By Elisee Isheloke, Writer, MiningIR
As the 25th Mining Indaba comes to the end, it’s time for reflection on what has been a busy week of business, networking and engagement on mining issues across the borders. In the mining industry we know that different countries have different types of natural resource. At the moment a lot of attention is focussed naturally enough on how mining can supply resources to support the future of electronics, battery metals and digital technology during the fourth industrial revolution.
The Democratic Republic of Congo (DRC) is one of those resource-rich countries and is known to be potentially the richest country resource-wise in the world. The DRC has been present from the beginning of the Mining Indaba although it had a modest stand or kiosk to showcase investment opportunities in that country. Apart from being an active player in the Francomines group, the DRC was keen to explain that the government is optimistic on what the future holds for the people. Issues that representatives of the Ministry of the Mines raised include:
1) The need to stabilise the economic landscape in that country. It is obvious that investors demand stability.
2) The mining code that is disputed by some stakeholders is a product of many years of discussion. It is surprising that certain mining companies dispute it even today.
So what is the status of the DRC? It is rich in cobalt (the world’s number one producer), copper, gold, uranium (the uranium used to manufacture the first atomic bomb used in Hiroshima and Nagasaki was taken from the DRC – a somewhat jaded claim to fame perhaps?), coltan (a source of tantalum) and cassiterite ( a source of tin often used for electronics and cutting-edge technology), diamond and many others. Despite these being found in relative abundance in the DRC, the Congolese are among the poorest in the world based on the available Human Development Index (HDI) – this validates in a way the resource-rich theory as it plays out in places where blood coltan/minerals are found.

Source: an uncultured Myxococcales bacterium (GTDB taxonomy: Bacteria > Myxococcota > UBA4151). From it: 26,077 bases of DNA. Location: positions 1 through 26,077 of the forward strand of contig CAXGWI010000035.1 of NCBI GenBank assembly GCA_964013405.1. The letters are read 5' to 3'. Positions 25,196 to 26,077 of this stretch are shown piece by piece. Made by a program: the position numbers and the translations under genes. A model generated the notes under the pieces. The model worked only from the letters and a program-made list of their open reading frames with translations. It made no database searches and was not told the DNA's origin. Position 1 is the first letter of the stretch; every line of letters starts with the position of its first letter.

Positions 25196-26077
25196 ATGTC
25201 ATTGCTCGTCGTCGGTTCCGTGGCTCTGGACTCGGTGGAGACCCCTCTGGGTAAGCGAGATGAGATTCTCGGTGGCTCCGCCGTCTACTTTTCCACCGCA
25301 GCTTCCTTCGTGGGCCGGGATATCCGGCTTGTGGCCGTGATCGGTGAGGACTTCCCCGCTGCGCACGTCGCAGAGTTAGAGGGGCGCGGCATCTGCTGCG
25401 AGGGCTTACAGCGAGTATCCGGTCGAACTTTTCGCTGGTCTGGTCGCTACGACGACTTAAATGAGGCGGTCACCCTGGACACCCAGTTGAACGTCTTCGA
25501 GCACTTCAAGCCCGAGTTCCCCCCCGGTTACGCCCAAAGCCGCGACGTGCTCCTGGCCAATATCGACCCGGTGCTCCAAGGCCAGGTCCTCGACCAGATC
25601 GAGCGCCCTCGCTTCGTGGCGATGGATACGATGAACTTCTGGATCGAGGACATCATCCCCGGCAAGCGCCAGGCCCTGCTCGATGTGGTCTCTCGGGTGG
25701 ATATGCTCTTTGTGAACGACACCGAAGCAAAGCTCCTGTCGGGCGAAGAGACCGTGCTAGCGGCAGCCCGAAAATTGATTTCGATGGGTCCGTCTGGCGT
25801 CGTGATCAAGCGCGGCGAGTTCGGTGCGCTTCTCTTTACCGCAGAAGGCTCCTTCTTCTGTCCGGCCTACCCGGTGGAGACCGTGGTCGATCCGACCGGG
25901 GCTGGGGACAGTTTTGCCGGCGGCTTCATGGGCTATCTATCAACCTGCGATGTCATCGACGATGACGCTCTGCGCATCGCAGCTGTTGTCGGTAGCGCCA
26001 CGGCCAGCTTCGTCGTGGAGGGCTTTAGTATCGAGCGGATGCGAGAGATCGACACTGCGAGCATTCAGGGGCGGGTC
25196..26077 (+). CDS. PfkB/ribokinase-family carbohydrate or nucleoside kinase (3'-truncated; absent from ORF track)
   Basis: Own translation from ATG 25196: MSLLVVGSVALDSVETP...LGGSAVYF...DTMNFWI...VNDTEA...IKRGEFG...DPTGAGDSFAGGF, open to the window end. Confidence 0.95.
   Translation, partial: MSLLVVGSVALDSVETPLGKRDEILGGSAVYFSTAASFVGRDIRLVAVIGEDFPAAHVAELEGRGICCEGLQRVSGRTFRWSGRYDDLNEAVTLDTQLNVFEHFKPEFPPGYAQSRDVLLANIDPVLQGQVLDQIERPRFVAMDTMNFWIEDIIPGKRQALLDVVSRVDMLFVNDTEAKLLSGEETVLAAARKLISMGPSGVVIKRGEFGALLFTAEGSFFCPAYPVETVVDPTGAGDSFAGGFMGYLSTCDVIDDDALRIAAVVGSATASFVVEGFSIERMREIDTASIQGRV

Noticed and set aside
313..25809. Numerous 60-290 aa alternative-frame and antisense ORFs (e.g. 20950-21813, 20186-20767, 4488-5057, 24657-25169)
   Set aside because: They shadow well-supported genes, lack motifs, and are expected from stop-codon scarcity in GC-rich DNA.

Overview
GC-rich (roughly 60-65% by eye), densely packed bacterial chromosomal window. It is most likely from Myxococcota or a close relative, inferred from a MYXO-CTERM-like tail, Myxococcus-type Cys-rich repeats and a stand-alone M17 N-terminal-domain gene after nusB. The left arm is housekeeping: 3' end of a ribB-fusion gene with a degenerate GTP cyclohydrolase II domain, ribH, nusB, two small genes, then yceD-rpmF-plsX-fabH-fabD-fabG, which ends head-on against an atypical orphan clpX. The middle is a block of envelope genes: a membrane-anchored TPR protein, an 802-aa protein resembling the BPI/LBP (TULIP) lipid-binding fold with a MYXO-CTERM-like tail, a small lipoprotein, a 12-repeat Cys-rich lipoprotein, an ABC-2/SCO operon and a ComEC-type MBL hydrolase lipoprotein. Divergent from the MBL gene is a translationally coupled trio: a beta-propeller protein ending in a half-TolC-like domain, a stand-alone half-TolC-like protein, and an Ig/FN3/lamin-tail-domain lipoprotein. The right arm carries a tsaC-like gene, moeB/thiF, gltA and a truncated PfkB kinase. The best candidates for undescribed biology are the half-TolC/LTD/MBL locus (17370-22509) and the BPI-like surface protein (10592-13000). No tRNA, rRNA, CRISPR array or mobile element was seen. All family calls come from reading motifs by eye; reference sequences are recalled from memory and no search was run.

With the change in the government, many people agree that the new president H.E. Felix Tshisekedi (from the UDPS-party) must be given a chance to work. The diaspora which supported his fight for change and worked with his father, the late Dr Etienne Tshisekedi, are in a good position to serve as technocrats going forward to bring about meaningful change at last. Yes, there is a room for investment in the DRC and all are welcome. The country offers a variety of advantages namely a perfect climate – the discovery of large amounts of wetlands in the equatorial forests makes the DRC the second lung on the planet earth after the Amazon. The Katanga province, Kasai and the grand Kivu, to name but a few, offer new dimensions of mining opportunities that Indaba participants heard during a breakfast offered by the DRC’s Ministry of Mines’ delegates yesterday. Although the GECAMINES was the absent because the current president instructed all to stop unauthorised expenditure drawn from public funds until the new government is in place and audits are closed – a call which GECAMINE bosses heeded. However, the team that represented the DRC did a good job.
The 25thMining Indaba – summing up
In general, the key points this writer will take from this Indaba are:
- The experience of quality engagement in a free and democratic South Africa as an inspiration to other countries.
- The world class infrastructure both the organisers and the visiting companies put in place for the smooth running of the sessions and the quality exhibitions is to be commended.
- Reports and resolutions that put people at the heart of what mining is and ought to be and the importance of embracing new technology and preparing for it.
- A brilliant participation of President Ramaphosa and President Nana Akufo-Addo who responsibly advised how mining and mineral beneficiation should be aligned with the African mining vision.
- The active interactions with the young leaders as the future of mining activities in the world – something to be emulated elsewhere.
While the Indaba was a big success, queue management could be singled out as one aspect that needs improvement. As Presidents (of Ghana and South Africa) were addressing the crowds in their respective sessions yesterday, many delegates were still queuing for security purposes. With that said, the Mining Indaba gave South Africa an opportunity to show that even the sky is the limit to what united people are capable of, for myself, and many others, it was an undoubted success.
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